Grass Lake restoration discussed at meeting attended by stakeholders
WILLMAR -- As the first phase of the Grass Lake restoration project gets finalized in preparation for spring construction, stakeholders were asked Tuesday to work together to develop a middle-ground plan for phase two.
The group of about 60 people, including property owners, elected officials and representatives from state and local agencies, was also asked to keep an open mind about the management plan for the downstream Lake Wakanda chain of lakes.
"We need a consensus on where we're going to go," said Sen. Joe Gimse, who hosted the meeting at the Kandiyohi County Health and Human Services Building. "It's time to move this forward."
In this unique watershed that includes flood concerns for Willmar, water quality concerns for Lake Wakanda and wildlife management concerns for Grass Lake and downstream lakes, it will be challenging to develop a plan that makes everyone happy, said Loren Engelby, Kandiyohi County drainage inspector.
"We need to find a common ground somewhere in the middle," he said. "We're all a part of the problem and we'll all be part of the solution. That's the hope."
The plans hinge on restoring the original Grass Lake basin, which was drained more than a century ago for agricultural purposes.
Putting water back into the dry lake basin, located adjacent to Willmar on the southeast side of the Highway 71/23 bypass, will restore the wetland and provide treatment and flood storage for a majority of the contributing watershed, according to the plan outline and goals.
The project has been in a stop-and-go situation for at least 20 years as goals, direction and availability of funding changed. Recent news that Willmar would not be awarded storm water storage credits from the Minnesota Pollution Control Agency by using Grass Lake has resulted in Willmar looking for new ways to treat storm water and has caused the participating entities to develop a renewed focus for the project.
"It's been a long haul with a lot of bumps in the road," said Engelby, who's been working on the project since it began.
About $1.7 million has been spent so far to develop small wetlands and secure permanent easements from Grass Lake property owners. Easement settlements are needed for just a few more acres from two landowners, said Engelby.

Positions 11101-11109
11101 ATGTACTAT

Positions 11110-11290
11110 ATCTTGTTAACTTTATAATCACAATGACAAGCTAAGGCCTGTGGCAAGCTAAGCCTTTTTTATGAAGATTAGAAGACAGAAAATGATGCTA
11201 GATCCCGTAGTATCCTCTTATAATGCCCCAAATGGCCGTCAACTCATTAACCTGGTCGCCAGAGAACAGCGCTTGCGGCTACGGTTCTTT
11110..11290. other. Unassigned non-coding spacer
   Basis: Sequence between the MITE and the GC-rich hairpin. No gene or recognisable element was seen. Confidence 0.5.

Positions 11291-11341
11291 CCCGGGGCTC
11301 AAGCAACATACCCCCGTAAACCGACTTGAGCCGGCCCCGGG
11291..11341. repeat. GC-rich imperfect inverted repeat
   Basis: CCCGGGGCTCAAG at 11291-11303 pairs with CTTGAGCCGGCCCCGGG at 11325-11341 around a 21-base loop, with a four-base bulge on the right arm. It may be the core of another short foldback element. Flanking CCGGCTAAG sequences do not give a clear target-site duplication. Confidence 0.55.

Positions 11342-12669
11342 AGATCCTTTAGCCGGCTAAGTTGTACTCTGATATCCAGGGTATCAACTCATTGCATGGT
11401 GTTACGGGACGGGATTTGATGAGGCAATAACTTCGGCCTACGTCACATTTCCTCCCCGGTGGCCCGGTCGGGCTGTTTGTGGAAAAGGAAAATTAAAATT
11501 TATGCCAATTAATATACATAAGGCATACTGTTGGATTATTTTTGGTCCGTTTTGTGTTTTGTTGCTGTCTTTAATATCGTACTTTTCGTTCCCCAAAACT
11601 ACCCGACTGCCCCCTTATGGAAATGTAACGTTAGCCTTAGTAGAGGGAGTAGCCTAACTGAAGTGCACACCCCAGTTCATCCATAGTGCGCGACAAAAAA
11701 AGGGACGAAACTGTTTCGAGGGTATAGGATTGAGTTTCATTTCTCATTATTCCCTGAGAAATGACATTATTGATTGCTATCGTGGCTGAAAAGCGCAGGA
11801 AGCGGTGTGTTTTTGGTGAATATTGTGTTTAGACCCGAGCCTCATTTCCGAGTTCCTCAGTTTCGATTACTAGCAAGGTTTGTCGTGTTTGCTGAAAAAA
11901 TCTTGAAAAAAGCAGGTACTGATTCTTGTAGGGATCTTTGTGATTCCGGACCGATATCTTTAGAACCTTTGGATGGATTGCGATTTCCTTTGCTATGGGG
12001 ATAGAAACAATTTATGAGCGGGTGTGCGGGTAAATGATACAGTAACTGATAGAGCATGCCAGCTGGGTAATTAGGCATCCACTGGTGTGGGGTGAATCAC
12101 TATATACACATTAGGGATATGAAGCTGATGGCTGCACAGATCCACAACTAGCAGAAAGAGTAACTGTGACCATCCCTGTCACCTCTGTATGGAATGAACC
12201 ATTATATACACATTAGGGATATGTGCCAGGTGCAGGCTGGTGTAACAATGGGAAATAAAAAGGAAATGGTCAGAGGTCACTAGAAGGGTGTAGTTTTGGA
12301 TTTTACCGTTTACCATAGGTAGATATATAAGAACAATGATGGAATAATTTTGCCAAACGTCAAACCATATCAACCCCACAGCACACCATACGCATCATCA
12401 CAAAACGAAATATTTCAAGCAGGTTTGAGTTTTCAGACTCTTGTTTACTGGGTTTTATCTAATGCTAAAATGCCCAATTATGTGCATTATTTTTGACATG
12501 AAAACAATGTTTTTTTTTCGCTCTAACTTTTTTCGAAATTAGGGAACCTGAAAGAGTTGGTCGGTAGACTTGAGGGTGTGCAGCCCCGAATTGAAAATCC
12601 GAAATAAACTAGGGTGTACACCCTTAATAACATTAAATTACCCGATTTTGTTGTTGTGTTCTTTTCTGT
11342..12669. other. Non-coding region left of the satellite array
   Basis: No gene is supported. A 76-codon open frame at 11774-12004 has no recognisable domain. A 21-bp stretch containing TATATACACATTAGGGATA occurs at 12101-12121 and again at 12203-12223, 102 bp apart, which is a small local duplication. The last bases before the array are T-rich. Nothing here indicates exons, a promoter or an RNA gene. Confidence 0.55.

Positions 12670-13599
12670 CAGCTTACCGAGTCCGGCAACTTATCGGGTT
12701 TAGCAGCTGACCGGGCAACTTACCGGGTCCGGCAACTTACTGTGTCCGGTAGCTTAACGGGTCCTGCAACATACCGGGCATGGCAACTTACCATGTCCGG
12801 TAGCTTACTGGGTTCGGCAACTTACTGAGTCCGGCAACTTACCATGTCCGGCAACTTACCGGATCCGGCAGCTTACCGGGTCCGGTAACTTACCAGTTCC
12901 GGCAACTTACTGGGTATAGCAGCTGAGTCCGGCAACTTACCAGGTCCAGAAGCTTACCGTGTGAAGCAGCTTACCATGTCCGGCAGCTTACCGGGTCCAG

There's $3 million available for phase one of the plan, which could go for bids yet this fall, said Engelby.
It's likely the Kandiyohi County Board of Commissioners will be asked to oversee that part of the project. It includes diverting storm water from a 3,261-acre portion of Willmar's watershed from the Branch 3 ditch, and ag runoff from the 7,665-acre Peach Creek watershed from its current route into County Ditch 23A. It would instead be rerouted into Grass Lake.
Doing that would improve downstream water quality, provide downstream flood damage reduction and restore wildlife habitat benefits, said Engelby.
Water would eventually flow through the Grass Lake outlet and back into County Ditch 23A.
The preliminary plans for phase two include developing a ditch bypass that would skirt the south side of Grass Lake to carry water from Willmar. The installation of large pumps would push Willmar water through the system during low-flow times.
Finding money to fund that phase, estimated at $3 million to $4 million, could be challenging.
It's hoped that the state's Legacy Fund, which is funded through the 3/8-cent sales tax, could be used. Because of the state deficit, Gimse that that pool of money may be the only option for state money.
Rep. Al Juhnke said the Grass Lake project is a "show piece" in the state that will likely get a good reception if grants are written.
A separate Lake Wakanda operation plan also fits into the overall goal of the quantity and quality of water coming in and out of the watershed.
Among other things, the state Department of Natural Resources is proposing to lower Lake Wakanda by half a foot during summer months in an attempt to address concerns about high nutrient and sediment levels there and flooding issues in Willmar.
Lowering a lake temporarily requires 75 percent approval by landowners. That will be very difficult to achieve, according to one landowner who said he has seen petitions from 75 percent of landowners to not lower the lake level.
Gimse said he intends to hold another meeting with Grass Lake and Lake Wakanda stakeholders at 10 a.m. on Oct. 12 at the Health and Human Services Building.